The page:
Bad News for Cruz (and Trump)
The polling picture is getting worse for Trump and Cruz
Late last week, Twitter user Hope (@RealPoliticFact) commented on a general election polling chart I’d put together in late March.
Here’s a full-size recreation of the chart on which Hope commented:
Now, I’m aware of all the limitations of general election polling, etc. But these are pretty stark numbers. Trump is running below Cruz, and fading faster, but neither appears to be in a strong position to challenge Clinton in the general election.
Here’s what Hope had to say:
“Just starting to compare/contrast” is an interesting claim well worth examining. After all, the GOP primary has been absorbing the lion’s share of coverage, and the candidates have mostly been fighting with one another. Clinton and Sanders may have escalated their mutual attacks lately, but the GOP primary has been indisputably nastier than its Democratic counterpart.
About a month has passed since I first ran that chart, so now is a good time to revisit it, see what has changed, and see if Hope’s theory holds (at least right now).
At first blush the answer is a resounding no.
Trump and Cruz alike continue to struggle vis-a-vis Clinton in general election head-to-head polling. However, Cruz’s negative trajectory has actually accelerated while Trump’s has decelerated. Trump is still losing ground faster than Cruz is losing ground, but they’re starting to look more and more alike. Cruz hasn’t polled higher than 45% in one of these polls this month. Yikes.
But let’s make things interesting. First, I’m going to recreate these two images, but with their standard errors mapped onto the charts. That way we’ll be able to see whether or not we’re getting more or less precise estimates with our LOESS regression lines.
First the data ending a month ago.
And now the same chart including polling conducted since March 23.
As you can see, if you look at their standard errors, Trump and Cruz are now meaningfully closer together than they were a month ago. And they’re both worse off. So if you’re a Cruz supporter (or a Republican in general), it has to be admitted that the general election picture is bad and getting worse.
However, that’s not the whole story. The great thing about local regression is that we can increase or decrease how sensitive our estimates are. In other words, I can make these charts move more or less based on the polling that’s closest in time to the estimate lines. Note: this isn’t manipulating the data, rather it’s functionally assigning weights to which data points are more or less important, and how much more or less so.
Ok. Let’s really increase our sensitivity levels and rerun the charts. First, as before, the data from March 23 and earlier:
When we make our lines more responsive, March looks like a really good month for Cruz and a more or less flat span of time for Trump.
Yet when we rerun the highly sensitive estimates again with data up to the present, that big Cruz upsurge reverses. Instead, we get an even bigger Cruz crash, followed by nearly parallel upticks for Cruz and Trump.
These tell different stories, but only modestly so. A month ago, both of our estimates had Cruz above 40%. Today, both of our estimates have him below 40%. His popularity is still in flux, but there’s very little indication that he’s improved his position vis-a-vis Clinton since 2016 began. The contrast Hope thinks will change this situation needs to happen soon and it needs to be overwhelmingly favorable to Cruz. I’m not saying that can’t happen, but it requires a leap of faith to assume that it will because we don’t have much evidence for it right now.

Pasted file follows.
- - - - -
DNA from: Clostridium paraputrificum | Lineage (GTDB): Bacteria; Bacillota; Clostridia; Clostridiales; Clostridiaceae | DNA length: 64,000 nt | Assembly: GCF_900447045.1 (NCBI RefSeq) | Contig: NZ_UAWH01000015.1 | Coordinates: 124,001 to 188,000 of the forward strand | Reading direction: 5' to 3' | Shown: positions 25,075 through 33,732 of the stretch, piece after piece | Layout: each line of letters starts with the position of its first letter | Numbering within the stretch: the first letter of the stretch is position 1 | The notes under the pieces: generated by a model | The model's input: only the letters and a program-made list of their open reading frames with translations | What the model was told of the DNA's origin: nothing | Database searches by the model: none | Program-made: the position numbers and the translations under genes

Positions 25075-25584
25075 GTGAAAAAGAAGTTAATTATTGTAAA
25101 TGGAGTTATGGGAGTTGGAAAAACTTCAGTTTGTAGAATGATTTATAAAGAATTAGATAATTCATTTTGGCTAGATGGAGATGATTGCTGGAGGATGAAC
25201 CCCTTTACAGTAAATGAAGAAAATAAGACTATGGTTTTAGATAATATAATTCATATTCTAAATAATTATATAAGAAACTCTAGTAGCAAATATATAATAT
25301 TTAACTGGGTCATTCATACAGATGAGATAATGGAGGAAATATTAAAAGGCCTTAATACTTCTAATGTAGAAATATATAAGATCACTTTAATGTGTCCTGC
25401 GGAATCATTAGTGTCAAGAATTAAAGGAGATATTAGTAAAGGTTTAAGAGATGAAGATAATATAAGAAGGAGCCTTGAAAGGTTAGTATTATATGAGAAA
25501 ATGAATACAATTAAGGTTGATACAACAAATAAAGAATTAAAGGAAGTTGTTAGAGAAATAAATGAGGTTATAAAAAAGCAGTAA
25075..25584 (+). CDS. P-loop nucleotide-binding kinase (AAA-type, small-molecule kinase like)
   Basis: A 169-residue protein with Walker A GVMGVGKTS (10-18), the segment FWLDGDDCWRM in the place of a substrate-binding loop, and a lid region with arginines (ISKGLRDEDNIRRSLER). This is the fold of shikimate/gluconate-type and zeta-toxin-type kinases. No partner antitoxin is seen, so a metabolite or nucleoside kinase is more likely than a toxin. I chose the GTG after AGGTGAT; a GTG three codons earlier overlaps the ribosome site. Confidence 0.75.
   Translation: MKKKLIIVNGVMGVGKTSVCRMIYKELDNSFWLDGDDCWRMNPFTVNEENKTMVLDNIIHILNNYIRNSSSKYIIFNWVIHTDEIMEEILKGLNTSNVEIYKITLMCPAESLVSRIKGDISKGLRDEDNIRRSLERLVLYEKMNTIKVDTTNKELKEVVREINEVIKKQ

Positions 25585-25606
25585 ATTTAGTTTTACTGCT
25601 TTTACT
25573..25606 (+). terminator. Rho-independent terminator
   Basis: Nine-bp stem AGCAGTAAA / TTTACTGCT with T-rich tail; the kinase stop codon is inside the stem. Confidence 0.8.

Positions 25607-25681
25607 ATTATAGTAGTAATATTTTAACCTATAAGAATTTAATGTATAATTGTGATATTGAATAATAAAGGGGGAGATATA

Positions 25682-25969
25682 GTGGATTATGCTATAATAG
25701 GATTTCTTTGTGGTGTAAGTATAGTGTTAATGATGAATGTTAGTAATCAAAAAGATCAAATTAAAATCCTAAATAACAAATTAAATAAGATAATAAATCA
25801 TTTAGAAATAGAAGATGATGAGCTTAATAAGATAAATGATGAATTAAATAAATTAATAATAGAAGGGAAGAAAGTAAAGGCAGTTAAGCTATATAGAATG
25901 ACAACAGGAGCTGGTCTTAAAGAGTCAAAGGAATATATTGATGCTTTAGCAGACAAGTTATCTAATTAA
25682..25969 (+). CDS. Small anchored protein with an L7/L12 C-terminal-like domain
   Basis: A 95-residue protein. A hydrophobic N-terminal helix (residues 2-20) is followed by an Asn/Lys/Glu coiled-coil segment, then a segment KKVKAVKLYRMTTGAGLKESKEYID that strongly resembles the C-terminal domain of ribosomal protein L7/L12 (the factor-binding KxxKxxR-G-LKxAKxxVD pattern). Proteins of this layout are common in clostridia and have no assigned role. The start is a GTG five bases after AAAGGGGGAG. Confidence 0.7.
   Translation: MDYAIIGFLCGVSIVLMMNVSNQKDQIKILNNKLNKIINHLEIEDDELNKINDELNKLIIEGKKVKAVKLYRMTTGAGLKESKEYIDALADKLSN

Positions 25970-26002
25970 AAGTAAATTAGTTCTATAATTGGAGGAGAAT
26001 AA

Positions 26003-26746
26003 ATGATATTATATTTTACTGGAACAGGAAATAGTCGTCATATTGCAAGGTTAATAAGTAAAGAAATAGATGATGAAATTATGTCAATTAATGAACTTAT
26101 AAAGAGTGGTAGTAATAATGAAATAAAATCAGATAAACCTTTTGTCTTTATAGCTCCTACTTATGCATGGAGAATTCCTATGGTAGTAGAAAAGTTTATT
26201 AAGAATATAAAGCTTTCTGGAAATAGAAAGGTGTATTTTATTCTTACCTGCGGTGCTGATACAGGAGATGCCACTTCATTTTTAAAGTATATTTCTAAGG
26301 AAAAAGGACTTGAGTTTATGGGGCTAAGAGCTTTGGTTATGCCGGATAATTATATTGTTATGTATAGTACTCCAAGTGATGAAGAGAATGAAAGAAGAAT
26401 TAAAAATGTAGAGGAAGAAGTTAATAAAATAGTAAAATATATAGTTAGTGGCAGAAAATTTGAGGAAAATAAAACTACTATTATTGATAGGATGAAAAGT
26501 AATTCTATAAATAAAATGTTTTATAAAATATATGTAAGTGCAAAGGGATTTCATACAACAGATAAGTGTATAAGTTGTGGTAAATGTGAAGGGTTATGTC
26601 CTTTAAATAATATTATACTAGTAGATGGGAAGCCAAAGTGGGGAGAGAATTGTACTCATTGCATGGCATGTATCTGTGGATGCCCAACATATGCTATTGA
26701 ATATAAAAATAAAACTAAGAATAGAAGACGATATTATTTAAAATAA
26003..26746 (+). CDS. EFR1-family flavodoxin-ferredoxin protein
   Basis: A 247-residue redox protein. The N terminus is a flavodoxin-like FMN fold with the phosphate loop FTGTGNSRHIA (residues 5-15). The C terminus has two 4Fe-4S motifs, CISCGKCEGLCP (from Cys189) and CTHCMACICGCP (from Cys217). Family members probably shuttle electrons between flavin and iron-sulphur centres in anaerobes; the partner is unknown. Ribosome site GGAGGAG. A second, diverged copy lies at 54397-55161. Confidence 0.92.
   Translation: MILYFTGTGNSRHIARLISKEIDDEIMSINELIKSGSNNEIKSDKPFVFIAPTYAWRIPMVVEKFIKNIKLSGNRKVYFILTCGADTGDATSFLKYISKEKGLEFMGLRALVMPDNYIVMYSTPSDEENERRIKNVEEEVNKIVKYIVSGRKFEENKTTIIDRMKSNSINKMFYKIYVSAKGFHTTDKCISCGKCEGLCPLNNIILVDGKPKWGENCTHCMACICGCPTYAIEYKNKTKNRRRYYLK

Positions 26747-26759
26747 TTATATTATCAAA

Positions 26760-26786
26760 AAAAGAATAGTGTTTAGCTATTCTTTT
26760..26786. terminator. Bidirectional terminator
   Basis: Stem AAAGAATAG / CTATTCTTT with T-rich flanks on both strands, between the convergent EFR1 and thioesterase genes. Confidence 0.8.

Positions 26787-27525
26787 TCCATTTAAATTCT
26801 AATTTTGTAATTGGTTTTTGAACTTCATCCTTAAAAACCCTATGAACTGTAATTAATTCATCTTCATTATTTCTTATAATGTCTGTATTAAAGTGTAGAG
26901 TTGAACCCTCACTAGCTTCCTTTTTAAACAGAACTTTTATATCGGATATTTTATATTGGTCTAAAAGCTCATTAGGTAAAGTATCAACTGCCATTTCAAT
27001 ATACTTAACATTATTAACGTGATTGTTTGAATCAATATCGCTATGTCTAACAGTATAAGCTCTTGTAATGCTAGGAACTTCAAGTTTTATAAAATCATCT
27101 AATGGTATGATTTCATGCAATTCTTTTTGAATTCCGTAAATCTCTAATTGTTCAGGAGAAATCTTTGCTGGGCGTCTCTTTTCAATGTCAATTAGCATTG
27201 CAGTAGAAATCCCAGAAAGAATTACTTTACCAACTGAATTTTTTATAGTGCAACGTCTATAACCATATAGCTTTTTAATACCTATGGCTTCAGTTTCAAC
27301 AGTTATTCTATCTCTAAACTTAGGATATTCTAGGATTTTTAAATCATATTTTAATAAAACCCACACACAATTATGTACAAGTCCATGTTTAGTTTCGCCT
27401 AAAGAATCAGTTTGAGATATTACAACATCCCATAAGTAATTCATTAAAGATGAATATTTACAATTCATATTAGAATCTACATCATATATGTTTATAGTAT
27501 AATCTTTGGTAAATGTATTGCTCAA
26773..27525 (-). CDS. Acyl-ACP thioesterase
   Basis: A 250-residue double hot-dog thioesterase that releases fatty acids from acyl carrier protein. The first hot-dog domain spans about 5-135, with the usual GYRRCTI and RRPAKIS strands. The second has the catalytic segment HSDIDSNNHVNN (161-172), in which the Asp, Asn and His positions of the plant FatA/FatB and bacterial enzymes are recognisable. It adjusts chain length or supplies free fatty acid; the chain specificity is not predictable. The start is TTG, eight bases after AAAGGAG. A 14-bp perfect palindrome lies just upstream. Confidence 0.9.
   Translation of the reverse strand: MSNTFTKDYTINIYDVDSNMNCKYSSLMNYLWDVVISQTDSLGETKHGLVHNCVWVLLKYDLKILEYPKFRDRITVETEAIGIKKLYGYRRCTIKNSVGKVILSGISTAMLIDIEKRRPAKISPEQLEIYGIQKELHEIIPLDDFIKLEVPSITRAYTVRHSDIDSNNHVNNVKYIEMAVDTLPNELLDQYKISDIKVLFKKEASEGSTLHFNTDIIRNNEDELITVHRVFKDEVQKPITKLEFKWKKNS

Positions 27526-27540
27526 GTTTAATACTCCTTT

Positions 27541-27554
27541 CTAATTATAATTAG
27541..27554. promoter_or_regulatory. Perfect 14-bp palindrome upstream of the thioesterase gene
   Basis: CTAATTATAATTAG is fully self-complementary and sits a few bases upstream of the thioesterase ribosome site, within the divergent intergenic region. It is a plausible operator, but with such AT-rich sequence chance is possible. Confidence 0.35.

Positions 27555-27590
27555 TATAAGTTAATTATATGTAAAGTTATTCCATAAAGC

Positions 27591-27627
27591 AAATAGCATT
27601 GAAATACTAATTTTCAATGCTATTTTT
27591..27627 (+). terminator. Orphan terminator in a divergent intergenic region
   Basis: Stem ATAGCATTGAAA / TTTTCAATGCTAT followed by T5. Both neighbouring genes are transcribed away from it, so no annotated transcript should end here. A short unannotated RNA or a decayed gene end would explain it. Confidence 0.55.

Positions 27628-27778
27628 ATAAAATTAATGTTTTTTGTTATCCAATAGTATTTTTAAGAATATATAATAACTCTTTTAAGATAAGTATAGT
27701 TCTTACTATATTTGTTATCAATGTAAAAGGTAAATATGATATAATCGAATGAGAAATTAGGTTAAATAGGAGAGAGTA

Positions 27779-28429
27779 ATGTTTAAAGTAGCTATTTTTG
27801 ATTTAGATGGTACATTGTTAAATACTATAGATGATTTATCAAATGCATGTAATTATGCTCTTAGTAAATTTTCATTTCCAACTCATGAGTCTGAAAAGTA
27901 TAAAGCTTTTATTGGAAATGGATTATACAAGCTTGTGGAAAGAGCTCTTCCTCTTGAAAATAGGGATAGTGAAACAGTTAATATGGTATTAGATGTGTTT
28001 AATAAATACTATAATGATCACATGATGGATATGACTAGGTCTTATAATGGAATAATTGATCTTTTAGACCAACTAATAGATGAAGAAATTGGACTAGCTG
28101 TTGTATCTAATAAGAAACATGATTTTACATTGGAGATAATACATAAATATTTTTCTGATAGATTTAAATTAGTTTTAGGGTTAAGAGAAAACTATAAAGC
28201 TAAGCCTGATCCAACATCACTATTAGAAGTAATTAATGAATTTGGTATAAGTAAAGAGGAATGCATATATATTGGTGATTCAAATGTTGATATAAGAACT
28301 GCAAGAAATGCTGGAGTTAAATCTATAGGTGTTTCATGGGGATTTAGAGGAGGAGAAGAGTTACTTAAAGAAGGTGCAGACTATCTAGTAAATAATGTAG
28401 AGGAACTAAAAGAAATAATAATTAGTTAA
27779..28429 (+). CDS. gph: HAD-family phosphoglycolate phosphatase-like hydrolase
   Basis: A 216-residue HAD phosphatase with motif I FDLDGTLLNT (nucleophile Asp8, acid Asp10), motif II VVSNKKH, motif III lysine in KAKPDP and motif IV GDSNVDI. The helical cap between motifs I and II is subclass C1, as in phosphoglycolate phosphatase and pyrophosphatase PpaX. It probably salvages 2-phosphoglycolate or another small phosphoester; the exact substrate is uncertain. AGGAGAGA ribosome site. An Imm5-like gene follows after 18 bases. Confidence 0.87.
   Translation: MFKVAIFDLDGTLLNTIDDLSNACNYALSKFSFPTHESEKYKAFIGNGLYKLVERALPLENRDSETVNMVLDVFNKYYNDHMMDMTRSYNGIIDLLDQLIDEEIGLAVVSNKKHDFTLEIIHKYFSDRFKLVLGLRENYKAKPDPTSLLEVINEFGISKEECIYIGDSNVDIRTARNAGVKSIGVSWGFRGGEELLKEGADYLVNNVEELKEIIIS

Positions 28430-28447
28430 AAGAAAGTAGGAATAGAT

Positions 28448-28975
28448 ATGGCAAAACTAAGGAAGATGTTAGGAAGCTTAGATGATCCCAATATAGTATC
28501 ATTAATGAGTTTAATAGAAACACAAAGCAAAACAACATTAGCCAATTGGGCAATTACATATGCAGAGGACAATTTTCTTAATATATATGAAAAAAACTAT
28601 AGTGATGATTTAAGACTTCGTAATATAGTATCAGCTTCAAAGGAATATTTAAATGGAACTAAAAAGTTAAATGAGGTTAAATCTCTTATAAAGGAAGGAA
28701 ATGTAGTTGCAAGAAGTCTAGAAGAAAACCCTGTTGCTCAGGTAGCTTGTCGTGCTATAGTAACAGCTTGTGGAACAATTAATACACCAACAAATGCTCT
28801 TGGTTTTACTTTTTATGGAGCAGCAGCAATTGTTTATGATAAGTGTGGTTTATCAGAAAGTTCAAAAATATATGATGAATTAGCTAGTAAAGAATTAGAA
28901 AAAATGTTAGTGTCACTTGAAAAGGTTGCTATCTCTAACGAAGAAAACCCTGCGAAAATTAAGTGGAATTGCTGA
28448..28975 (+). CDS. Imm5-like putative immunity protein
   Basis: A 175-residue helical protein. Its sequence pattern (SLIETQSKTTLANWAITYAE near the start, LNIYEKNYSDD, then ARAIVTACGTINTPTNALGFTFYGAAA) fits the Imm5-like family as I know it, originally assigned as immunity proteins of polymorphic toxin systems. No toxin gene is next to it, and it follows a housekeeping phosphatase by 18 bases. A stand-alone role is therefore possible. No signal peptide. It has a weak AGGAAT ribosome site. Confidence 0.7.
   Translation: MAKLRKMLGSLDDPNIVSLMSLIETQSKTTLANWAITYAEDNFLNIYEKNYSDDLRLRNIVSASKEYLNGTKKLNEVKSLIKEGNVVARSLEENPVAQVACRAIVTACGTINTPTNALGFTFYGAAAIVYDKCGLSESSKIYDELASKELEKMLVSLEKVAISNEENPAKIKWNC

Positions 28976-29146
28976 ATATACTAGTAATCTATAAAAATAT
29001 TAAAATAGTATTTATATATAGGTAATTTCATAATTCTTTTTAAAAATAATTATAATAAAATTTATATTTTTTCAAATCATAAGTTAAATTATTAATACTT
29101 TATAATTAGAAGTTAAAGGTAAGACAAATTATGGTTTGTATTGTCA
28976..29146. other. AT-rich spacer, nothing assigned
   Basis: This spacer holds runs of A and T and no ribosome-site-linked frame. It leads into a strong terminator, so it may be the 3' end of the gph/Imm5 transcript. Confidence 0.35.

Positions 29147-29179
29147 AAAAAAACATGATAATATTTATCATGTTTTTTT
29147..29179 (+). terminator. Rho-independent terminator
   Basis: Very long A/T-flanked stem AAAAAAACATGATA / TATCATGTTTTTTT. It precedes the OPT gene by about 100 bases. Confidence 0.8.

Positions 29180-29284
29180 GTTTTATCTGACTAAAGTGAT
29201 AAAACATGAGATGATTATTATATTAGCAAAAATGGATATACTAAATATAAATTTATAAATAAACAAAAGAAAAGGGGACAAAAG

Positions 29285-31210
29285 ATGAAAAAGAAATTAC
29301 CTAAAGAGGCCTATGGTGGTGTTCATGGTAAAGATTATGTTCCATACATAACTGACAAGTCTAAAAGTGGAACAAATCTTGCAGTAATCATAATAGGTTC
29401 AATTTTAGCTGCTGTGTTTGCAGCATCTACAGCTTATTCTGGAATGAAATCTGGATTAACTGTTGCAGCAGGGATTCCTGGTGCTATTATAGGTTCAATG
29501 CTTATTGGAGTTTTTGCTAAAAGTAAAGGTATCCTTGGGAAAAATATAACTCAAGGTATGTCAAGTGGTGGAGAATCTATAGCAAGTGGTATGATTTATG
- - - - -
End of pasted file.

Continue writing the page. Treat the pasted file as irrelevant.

Trump, by contrast, has loitered in the mid-to-high 30's for a couple of months. Indeed, neither estimate has put him above 40% for two months. His numbers may not have stabilized per se, but they’re showing less movement than Cruz’s. So if Trump is going to turn his deficit around, it’s going to be a bigger lift than Cruz’s already daunting task.
To close, I’ll add a chart of all candidate unfavorable shares in nationwide polling since 2015 began. I’ll throw in Rubio and Bush too, and I’ll make the estimates sensitive.
Trump has always been the most unpopular candidate in the race, at least since his favorable and unfavorable ratings started getting measured in late spring/early summer 2015. For Cruz fans, there may be reason for confidence. Cruz had passed Clinton in unfavorable ratings at the beginning of the month, but appears to be recovering.
Still, the graph above shows an extremely sensitive model. If we relax the sensitivity a bit, we have less reason for confidence.
So what do we know? Cruz has some persistent issues with his favorable ratings, and he’s still well behind Clinton in general election head-to-heads. He’s doing better than Trump for sure, but that’s not saying a whole lot.
Lastly, as regards Hope’s contrast theory, time will tell. Clinton’s negatives appear to be growing slowly, but they’re largely stable. She’s universally known and not well liked. The question is, how flexible are Cruz’s? The jury is out, but I’m not optimistic.
UPDATE: A reader asked me how Kasich stacks up in this story. The answer is ambiguous, but not great. Here’s the simplest presentation:
Note a few things. First, other than a handful of polls conducted shortly after his announcement, Kasich didn’t get heavy poll traffic until after his second place finish in New Hampshire. Hence Kasich’s standard errors are huge.
When we plot all three candidates together, we see that his overall numbers are definitely better than Cruz’s and Trump’s. Kasich has taken a less abuse and media scrutiny than the other two candidates to be sure. But regardless, Kasich is experiencing the same downward trajectory as Cruz and Trump.
All told, there’s not a lot to be optimistic about here either.